The implementer doesn’t need care about the details of an enhancement option, but does need to know how to use it. You might compare this to somebody who uses a service class; he or she only needs to know the public methods of the class or perhaps only the respective interface of interest, not what’s actually inside of the class. A typical implementer is an SAP customer who wants to add some functionality, and above all, wants to do this without modifying the source code delivered by SAP.
By now I am hoping you can see and appreciate the benefits this new technology brings to the table for us as developers when solving specific adaptation requirements at our customer sites.
Some of the benefits are:
– All enhancement technologies are now under a single roof of Enhancement Framework, and integrated into the ABAP workbench. Result: Enhancement is easily manageable.
– The Enhancement Framework can be switched using Switch Framework through package assignment.
– With new enhancement technologies (like Source Code, Function & Class enhancements), the options to enhance standard SAP code have increased tremendously. This cuts down on the need to do Core-mod, which requires more effort than enhancement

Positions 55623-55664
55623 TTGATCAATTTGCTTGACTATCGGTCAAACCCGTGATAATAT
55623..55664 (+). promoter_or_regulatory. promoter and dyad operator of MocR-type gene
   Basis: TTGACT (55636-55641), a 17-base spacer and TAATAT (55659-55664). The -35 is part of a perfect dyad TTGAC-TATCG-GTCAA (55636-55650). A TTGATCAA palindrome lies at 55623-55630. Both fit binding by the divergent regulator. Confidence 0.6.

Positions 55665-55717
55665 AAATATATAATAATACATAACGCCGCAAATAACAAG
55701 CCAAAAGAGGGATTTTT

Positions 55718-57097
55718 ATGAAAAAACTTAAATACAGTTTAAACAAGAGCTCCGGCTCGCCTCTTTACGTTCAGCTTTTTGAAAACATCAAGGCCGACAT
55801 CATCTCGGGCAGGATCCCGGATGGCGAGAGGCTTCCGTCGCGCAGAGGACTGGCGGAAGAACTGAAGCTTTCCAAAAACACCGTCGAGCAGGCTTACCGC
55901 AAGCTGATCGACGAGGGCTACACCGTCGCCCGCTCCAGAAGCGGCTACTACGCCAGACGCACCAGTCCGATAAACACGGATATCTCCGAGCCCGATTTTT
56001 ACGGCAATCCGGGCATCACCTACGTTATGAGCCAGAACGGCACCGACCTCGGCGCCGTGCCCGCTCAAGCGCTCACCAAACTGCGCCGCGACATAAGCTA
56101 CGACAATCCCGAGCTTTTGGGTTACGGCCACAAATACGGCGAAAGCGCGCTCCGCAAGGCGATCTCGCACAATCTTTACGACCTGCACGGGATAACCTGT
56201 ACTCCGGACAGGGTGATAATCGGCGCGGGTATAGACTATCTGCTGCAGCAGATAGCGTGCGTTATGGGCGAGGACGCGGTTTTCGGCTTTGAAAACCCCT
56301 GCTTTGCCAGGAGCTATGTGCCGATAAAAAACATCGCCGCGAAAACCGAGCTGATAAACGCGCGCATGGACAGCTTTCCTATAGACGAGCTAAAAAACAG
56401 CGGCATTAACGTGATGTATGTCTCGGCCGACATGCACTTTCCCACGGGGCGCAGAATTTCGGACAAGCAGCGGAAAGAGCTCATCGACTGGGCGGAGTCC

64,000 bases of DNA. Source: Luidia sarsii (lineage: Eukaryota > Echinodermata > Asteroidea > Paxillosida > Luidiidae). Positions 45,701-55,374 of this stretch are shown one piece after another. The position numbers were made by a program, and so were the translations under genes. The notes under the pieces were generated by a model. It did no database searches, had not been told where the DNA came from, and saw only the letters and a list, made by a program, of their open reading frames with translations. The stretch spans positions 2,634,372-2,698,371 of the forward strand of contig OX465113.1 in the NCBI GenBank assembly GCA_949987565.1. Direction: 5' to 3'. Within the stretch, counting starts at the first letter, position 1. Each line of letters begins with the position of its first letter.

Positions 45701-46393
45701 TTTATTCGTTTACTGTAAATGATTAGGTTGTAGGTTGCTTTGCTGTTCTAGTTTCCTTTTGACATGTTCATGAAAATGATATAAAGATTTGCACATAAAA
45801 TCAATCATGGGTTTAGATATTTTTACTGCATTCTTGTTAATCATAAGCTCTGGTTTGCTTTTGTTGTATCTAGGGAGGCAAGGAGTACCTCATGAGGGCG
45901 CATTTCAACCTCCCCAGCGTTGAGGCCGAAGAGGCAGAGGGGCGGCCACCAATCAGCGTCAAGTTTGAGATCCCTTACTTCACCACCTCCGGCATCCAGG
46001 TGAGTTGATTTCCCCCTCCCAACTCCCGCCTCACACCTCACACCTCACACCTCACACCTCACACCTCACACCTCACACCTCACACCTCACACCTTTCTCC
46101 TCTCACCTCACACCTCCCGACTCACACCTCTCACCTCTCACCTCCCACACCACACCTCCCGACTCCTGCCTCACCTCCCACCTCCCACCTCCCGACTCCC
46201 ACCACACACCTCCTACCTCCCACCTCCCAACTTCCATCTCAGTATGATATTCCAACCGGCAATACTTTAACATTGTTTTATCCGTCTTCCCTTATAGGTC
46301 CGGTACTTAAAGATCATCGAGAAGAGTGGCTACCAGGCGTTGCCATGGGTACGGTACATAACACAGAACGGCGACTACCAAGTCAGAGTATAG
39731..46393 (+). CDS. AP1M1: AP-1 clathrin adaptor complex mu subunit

– Kernel-BAdi’s are much faster compared to the old classic-BADI’s
– Implementing classes of Kernel-BADI’s are re-usable through inheritance
One final word — “With great power comes great responsibility”!
So, PLEASE choose the options wisely. My best-practice recommendation for the order in which the enhancement options should be considered and used is as follows:
– Exit Forms
– Use a BADI; if there is no BADI to suite your need then….
– Try to solve it using Explicit Source code, Function and Class enhancements;
– Implicit Source code enhancement should be the last option to choose as it is essentially a changing SAP code.
The final blog installment, will further refine your understanding and give you a set of tips and rules to follow when using the enhancement framework.
This is a powerful technology and I cannot emphasize the importance of planning before you use the Enhancement Framework to adapt your SAP system.
To read part 1 of this series on the Enhancement Framework, use the following link. The New Enhancement Framework – Part 1.
To read part 2 of this series on the Enhancement Framework, use the following link. The New Enhancement Framework – Part 2.
To read part 3 of this series on the Enhancement Framework, use the following link. The New Enhancement Framework – Part 3.